The biological opinion issued by the National Marine Fisheries Service (NMFS) in September 2008 required the Water Agency to change the way the Russian River estuary is managed in the summer. The purpose of the Estuary Management Project is to enhance summer habitat for young steelhead while minimizing flood risk to Jenner properties near the estuary. NMFS biologists believe that maintaining a summertime freshwater lagoon can create a healthier nursery for young steelhead. In other California rivers, the formation of similar “perched” lagoons has improved steelhead habitat during the summer months.

Since the mid-1990s the Water Agency has artificially breached the sandbar at the Russian River mouth when it closes and increases water levels in the estuary, threatening low-lying properties. The biological opinion calls for managing the estuary as a summer lagoon with an outlet channel in place to enhance conditions for steelhead to grow and thrive, giving them a better chance to survive ocean conditions, while continuing to minimize flood risk.

Read more at: http://www.sonomawest.com/sonoma_west_times_and_news/news/water-agency-will-present-river-estuary-plan-may/article_54f6f7ea-5e11-11e8-9913-bbc538cabe8c.html

Posted on Categories Water, WildlifeTags , , , ,

Crews break through blockage to reopen river

Frank Robertson, SONOMA WEST TIMES & NEWS
High surf conditions closed the mouth of the Russian River at Jenner for about a week before Sonoma County Water Agency crews dug a channel that biologists hope will balance the interests of the river’s endangered native salmon and steelhead trout along with flood prevention.
On July 17, the Water Agency opened an outlet channel on the beach at Goat Rock State Park appears to be working this week.“ The goal of the outlet channel is to enhance habitat for federally listed juvenile salmon and minimizing flood risks by keeping freshwater levels in the estuary while allowing river water to flow out of the estuary and prevent ocean water from entering,” said Water Agency spokesperson Ann DuBay.
She said the Water Agency will monitor conditions at the estuary and manage the lagoon’s depth this summer so that high water doesn’t flood low-lying areas in Jenner such as the visitor center on Highway 1.
Ideally the outlet channel would remain in place until mid-October to maintain the estuary lagoon.
The Water Agency is conferring with the National Marine Fisheries Service (NMFS), the state Department of Fish and Wildlife and other agencies to discuss an appropriate outlet channel and lagoon management strategy, said DuBay.
The Water Agency has been trying, with limited success, to maintain a summer lagoon since 2008 when NMFS issued a biological opinion that ordered changes in the agency’s Russian River operations.
Since the biological opinion was issued calling for the Water Agency to maintain a closed summer estuary if and when the Jenner sandbar closes naturally, a maintenance plan has been implemented three times, said Water Agency Environmental Resources Manager Jessica Martini-Lamb.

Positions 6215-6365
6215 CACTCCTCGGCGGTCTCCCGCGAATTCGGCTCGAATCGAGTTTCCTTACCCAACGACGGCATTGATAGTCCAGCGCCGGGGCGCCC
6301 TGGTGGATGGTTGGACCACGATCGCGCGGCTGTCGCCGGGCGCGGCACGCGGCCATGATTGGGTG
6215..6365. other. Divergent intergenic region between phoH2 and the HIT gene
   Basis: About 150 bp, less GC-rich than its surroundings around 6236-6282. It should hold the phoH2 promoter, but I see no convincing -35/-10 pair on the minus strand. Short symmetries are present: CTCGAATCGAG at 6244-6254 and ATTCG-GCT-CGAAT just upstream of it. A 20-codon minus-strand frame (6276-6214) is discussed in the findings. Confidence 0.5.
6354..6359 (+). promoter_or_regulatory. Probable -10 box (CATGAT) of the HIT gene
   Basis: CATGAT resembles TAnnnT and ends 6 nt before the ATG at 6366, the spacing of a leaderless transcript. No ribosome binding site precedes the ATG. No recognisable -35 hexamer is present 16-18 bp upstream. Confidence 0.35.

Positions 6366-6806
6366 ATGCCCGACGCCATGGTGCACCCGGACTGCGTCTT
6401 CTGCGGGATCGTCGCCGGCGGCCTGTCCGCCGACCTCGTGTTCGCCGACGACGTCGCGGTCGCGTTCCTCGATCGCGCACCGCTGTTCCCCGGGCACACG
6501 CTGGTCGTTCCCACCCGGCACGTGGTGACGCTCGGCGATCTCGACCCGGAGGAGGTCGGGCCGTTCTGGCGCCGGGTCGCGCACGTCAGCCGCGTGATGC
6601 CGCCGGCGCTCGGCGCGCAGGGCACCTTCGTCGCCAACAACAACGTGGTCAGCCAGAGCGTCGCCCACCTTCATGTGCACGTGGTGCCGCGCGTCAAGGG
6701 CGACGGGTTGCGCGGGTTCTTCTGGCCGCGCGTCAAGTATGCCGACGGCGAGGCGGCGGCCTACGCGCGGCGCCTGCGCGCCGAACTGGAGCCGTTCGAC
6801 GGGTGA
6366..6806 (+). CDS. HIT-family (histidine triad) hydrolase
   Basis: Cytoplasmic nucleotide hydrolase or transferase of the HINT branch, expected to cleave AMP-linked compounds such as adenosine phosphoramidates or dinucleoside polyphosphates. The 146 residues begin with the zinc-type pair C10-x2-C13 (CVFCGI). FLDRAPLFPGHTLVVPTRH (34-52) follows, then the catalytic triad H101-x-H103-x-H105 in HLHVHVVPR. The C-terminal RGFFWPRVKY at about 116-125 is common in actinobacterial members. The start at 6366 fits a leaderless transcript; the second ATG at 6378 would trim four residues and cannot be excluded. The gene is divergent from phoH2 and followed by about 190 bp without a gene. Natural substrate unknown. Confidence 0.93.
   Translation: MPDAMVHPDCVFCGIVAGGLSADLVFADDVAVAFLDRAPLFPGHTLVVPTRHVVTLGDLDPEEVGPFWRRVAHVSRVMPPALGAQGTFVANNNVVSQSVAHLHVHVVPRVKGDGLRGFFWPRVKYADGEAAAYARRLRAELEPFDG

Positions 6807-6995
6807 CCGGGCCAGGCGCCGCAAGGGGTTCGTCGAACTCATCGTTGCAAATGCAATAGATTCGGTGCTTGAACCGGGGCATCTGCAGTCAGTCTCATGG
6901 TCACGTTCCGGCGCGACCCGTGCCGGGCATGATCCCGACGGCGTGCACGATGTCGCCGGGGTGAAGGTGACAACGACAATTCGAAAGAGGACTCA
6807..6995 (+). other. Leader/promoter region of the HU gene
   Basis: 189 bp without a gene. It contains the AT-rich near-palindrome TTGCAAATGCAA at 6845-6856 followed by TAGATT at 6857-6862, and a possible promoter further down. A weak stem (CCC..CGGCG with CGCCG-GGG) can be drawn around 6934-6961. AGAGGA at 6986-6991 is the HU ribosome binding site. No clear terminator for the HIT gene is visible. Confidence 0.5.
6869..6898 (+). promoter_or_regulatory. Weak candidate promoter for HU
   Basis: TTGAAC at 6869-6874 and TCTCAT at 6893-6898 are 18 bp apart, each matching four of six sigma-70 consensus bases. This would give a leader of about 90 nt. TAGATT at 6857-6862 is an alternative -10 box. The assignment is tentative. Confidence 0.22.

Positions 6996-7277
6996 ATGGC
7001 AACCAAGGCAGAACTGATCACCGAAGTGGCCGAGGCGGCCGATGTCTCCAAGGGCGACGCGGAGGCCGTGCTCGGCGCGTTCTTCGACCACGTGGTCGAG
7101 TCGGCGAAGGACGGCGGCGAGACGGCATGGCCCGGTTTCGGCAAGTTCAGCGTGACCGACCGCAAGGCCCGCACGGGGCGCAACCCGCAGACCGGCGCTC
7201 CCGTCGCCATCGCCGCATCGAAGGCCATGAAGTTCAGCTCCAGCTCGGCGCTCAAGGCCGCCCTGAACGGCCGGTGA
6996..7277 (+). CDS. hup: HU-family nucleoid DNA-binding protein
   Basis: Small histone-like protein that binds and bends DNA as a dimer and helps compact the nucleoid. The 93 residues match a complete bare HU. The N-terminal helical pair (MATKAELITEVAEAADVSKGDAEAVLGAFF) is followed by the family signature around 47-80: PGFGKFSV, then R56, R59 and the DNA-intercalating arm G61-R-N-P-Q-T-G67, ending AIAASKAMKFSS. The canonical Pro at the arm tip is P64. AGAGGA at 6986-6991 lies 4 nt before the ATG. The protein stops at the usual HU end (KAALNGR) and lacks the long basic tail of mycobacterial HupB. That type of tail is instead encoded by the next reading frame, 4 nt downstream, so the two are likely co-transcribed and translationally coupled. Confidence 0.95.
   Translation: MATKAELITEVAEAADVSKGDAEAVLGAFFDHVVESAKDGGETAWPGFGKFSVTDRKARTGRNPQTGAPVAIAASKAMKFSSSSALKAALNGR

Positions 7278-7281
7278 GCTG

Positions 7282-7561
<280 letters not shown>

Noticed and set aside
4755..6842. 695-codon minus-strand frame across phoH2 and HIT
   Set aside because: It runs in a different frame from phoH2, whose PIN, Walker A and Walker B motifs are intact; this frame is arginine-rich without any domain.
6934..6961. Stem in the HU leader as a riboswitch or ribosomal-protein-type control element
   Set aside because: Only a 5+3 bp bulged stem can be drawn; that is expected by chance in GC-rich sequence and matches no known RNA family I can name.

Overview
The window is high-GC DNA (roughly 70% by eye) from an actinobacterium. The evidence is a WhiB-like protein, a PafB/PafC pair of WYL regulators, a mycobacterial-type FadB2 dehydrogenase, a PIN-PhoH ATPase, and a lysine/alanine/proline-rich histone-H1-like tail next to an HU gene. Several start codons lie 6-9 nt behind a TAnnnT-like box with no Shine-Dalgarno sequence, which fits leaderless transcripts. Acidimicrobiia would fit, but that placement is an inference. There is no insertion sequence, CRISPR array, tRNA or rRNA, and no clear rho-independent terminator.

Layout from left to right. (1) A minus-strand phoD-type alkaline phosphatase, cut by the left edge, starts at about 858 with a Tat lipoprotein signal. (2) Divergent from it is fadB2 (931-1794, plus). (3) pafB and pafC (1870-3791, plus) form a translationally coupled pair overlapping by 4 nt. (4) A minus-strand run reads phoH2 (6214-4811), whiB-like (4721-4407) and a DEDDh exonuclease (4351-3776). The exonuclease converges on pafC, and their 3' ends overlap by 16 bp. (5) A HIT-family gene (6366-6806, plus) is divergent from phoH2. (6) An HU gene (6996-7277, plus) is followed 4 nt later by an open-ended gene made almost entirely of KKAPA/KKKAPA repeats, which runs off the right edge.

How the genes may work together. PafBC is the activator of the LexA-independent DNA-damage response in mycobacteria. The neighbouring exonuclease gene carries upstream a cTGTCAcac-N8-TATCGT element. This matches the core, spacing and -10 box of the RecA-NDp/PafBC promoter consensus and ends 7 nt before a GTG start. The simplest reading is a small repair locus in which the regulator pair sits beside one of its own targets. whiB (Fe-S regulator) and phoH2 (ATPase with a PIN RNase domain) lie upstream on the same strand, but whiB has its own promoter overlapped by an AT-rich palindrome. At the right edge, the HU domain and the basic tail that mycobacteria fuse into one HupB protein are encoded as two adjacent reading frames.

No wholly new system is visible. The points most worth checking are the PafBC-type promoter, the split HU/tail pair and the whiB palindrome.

Read more at: Crews break through blockage to reopen river | News | sonomawest.com

Posted on Categories Water, WildlifeTags , , , , , , , ,

Public hearings set for Russian River low-flow plan

Mary Callahan, THE PRESS DEMOCRAT

Public hearings:
Wednesday, Cloverdale Veterans Hall, 205 W. First St. at 6:00pm.
Thursday, Guerneville Veterans Memorial Building, 16255 First St. at 6:00pm.
More information: scwa.ca.gov/fish-flow/
Written comments can be submitted until 5 p.m., Feb. 14, to fishflow-eir@scwa.ca.gov or to the Sonoma County Water Agency, Attn: Fish Flow DEIR, 404 Aviation Boulevard, Santa Rosa, 95403

People who want to give feedback about a plan to cut summertime flows in the Russian River and Dry Creek will have two opportunities to do so in person this week at public hearings.
The sessions, in Cloverdale on Wednesday and Guerneville on Thursday, are being hosted by the Sonoma County Water Agency, which is in the midst of environmental review for a series of proposed changes to water releases from Lakes Mendocino and Sonoma.
The proposals, if approved by state water regulators, would permanently drop stream flows during summer to improve habitat for imperiled juvenile coho salmon and steelhead trout.
But summer is also peak season for river recreation, raising fears about the impact on business and tourism, particularly among communities on the lower river, where seasonal flows would be cut by nearly half, even in wet weather years.
Many critics also believe reducing reservoir releases will contribute to the kind of warm, stagnant conditions that have produced toxic algae blooms in the Russian River and other water bodies around California during the past two summers. Low-flow conditions can also concentrate pollutants from runoff and other sources, reducing water quality.
Among those challenging the wisdom of the proposed changes is the Russian Riverkeeper advocacy and stewardship group, whose leaders contend that even cutting the river flow will not be enough to keep the river estuary closed for young salmon in summer, given ocean dynamics that shift the sand bar at the river’s mouth so often.
Read more at: Public hearings set for Russian River low-flow plan | The Press Democrat

Posted on Categories Water, WildlifeTags , , , , , , ,

Sonoma County signals possible extension for comment on Russian River flow plan 

Mary Callahan, THE PRESS DEMOCRAT
Interested parties appear likely to get the extra time many have requested to review and comment on some 3,600 pages of study for a plan to permanently reduce summertime flows in the Russian River and Dry Creek to benefit imperiled fish species.